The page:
So I think empathy is a great trait of a social entrepreneur. I think adaptability is like, a tried and true trait and it’s because especially in this space you are often trying to create a business with a business model. You’re trying to serve a population or serve a need and you’re trying to figure out how to make this sustainable. So you have to really be able to roll with the punches. And if you face a setback not feel like it’s your whole idea that doesn’t work, but just say okay how do we sidestep this and adapt?

Also in this space everything’s changing a lot with technology, with funding mechanisms, with legal structures so that adaptability can be a really core survival trait or mechanism for this space, so.

Speaker 2:                           Are these traits people either have or don’t have, or are they traits like skills, like muscles that we get better at?

Neetal Parekh:                  I think, I’d like to think that maybe if we’re on a spectrum for greatest traits, you can definitely learn more and maybe that might be the place of where you grow. I’m sure some of these traits if they are innate then you might have a combination of some that are innate and some that are kind of learned and tried and true.

So I think that some of them exist innately and that might draw you into this space. Because in other ways, if none of those traits were maybe built in, it’s a lot of risk, it’s a lot of challenge, it can be … there are studies that show that depression and some of those things are higher with entrepreneurs because you are in your own little world, trying to create, trying to solve problems and the world may not fully understand and you have to just believe so deeply in that.

But I think that the fact that you can be in a community with other people who are trying to solve that problem or trying to think big, I think that magic can definitely happen and it does happen all the time. Which is great.

Speaker 2:                           Okay so I was thinking about sympathy and empathy and empathy to me feels riskier. You just used the word risk. It feels like, if I’m gonna imagine myself as the Episcopal church lady with the hat, and I am Episcopalian I’m not talking about a school, but I am going to do a fundraising Easter egg hunt to raise money for Stephanie’s school in the city. I have a lot of sympathy. Right? It almost feels like I don’t have to change or give up a worldview to do that. And that’s good, we need that, I want that fundraiser, but what do we do to help activate empathy in our community members?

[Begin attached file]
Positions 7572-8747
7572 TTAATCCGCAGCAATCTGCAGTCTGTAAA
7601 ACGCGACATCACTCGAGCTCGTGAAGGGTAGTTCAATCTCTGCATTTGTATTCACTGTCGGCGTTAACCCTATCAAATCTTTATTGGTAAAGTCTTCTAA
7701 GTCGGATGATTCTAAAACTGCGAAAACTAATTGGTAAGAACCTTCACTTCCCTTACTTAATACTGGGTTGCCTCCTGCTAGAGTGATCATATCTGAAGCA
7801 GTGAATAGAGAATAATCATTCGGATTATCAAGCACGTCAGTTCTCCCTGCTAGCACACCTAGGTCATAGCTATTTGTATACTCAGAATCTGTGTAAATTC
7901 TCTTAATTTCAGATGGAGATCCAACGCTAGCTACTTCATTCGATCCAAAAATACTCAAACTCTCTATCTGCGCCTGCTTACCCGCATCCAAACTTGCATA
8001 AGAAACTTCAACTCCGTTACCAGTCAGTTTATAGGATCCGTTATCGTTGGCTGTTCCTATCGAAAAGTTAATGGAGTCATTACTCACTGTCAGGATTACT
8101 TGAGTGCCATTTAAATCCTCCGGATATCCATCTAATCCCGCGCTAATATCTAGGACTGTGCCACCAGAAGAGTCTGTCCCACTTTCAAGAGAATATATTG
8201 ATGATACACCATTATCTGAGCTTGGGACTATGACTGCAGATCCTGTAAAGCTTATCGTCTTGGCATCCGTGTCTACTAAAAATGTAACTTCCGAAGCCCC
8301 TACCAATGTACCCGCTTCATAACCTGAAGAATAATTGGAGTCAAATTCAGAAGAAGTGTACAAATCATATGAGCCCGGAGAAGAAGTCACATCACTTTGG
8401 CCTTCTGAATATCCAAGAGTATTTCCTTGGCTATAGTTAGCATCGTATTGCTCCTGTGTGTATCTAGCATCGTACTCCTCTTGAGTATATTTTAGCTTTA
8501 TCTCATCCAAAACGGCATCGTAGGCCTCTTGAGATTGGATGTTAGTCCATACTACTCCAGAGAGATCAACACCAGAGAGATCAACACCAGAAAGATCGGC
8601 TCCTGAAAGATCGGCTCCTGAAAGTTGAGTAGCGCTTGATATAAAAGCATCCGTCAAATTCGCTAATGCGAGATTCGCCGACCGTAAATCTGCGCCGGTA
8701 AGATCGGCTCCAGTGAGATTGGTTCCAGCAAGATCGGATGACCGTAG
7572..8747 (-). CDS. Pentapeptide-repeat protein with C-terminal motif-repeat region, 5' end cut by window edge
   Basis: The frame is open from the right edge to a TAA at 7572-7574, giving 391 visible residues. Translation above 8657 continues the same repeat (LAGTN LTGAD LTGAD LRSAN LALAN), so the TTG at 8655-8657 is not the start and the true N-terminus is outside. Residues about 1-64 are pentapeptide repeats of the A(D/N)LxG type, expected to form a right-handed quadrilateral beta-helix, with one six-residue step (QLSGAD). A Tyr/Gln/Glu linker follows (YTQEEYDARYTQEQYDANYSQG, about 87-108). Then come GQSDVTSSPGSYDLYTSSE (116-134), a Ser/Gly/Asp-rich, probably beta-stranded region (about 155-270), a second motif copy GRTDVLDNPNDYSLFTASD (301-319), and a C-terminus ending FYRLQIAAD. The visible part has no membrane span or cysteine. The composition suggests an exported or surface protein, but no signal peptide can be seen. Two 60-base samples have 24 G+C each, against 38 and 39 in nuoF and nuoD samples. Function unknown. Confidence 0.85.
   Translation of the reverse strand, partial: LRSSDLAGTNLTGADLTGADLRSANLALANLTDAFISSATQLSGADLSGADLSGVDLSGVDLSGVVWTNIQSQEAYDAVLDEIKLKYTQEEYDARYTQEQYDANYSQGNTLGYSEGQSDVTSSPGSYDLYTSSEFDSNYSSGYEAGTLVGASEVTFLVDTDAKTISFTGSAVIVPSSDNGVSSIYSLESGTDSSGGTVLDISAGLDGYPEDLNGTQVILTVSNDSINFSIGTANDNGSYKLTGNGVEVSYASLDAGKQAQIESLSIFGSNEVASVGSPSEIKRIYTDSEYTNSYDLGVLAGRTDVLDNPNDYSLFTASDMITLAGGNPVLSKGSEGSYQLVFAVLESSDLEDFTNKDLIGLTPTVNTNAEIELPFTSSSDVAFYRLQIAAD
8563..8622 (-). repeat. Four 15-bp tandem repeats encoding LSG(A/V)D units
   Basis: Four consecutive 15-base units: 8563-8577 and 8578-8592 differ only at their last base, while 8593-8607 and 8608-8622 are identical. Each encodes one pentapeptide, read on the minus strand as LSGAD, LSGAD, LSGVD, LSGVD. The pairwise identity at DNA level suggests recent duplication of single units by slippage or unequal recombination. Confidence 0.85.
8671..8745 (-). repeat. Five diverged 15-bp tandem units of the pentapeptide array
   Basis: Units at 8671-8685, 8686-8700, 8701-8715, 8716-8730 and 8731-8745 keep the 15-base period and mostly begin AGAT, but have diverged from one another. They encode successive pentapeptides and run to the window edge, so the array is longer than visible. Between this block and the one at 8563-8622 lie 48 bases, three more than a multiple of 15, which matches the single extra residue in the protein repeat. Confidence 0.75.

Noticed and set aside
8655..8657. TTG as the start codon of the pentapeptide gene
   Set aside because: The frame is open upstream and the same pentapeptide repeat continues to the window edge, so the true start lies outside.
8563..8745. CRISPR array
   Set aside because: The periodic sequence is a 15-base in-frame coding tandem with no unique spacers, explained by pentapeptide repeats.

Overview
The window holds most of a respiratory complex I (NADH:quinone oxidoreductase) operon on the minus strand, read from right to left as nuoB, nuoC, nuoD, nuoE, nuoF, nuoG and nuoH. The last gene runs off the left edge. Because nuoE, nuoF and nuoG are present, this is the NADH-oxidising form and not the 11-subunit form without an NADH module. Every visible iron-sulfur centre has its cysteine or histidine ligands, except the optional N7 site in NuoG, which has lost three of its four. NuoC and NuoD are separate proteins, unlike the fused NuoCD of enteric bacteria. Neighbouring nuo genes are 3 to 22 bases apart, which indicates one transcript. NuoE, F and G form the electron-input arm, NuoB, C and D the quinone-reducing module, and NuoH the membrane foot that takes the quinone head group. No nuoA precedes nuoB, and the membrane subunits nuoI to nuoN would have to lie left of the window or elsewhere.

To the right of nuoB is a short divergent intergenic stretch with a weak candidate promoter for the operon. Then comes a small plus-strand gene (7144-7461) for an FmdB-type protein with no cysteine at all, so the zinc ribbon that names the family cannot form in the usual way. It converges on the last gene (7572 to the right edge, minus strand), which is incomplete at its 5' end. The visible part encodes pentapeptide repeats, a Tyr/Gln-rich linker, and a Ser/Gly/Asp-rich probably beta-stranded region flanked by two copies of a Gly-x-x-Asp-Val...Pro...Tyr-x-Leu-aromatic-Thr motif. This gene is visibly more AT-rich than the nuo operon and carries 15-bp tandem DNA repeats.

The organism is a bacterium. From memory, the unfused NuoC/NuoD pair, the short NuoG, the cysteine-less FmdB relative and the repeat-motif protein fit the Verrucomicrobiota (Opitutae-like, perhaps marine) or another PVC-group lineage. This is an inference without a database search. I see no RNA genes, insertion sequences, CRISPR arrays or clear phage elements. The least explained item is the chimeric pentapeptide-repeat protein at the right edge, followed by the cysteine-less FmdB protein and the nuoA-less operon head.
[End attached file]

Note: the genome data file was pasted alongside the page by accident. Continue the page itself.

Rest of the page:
And why is that hard for us?

Neetal Parekh:                  Yeah, these are awesome questions, by the way, these are really really thoughtful. I think that if more people asked questions like this I think we could almost, I don’t know, get to the next level of innovation and social impact. I think a lot of it starts with genuine curiosity and asking questions. Because if we ask questions from a genuine and curious place that’s very different from a judgment right? If a question is asked a certain way without curiosity, that can feel like judgment.

And so what the answer and the response you get maybe is kind of matching that, it’s maybe defensive, it’s maybe evasive. It’s trying to react to the judgment. But if you ask from a place of genuine curiosity. And so I think, how do you do that in practicality? I think you might have to do a few little tricks to be in a place where that is possible so I would almost think location suddenly matters. Like where are you having these questions? Where are they being asked?

Are they asked in a neutral place where no one is feeling judged? Or maybe they’re asked in a place of the person that you’re trying to gain empathy from so that you can see the full environment and they’re not out of their environment. But I think it really starts with, I think, in that place of curiosity. How are you downloading that information, how are you getting that? And that’s why talking in person may be better than just reading articles because reading articles may be a start to developing that empathy but then the next level may be actually engaging and maybe the next level is visiting and spending time and being immersed in that environment.

And then suddenly you go from a place of oh this is me and this is you, and then you can start where we can exist. Or I understand this community and I may not be in this community or I may be only temporarily in this community but now I have an understanding of it or maybe an affection or some connection to it rather than it being very much not me or being the other, you know?

Speaker 2:                           Right. You’re talking about like power and privilege, and how we center ourselves and our own needs and ideas. And how we walk alongside someone and how we amplify instead of telling.

And some of this is ego, right? Like I might have a beautiful idea for what the orphanage and my community needs, right? I’ve been planning for ten years what it needs and I get there and that’s where you talked about adaptability. And humility right? Some humility. To learn from others. And this is, it sounds to me, building a social enterprise. Is that what it’s called? A social enterprise?

The way you’re describing it feels relational, right? Like meeting someone, meeting a community, willing to take risks, willing to learn, posture of curiosity, willing to [crosstalk 00:11:23]. It doesn’t sound like the same kind of business as, you know, setting up a market to sharpen scissors, and it’s very concrete? And I know there’s a lot of barbers in this network so I’m gonna set up here. There’s more to it than that.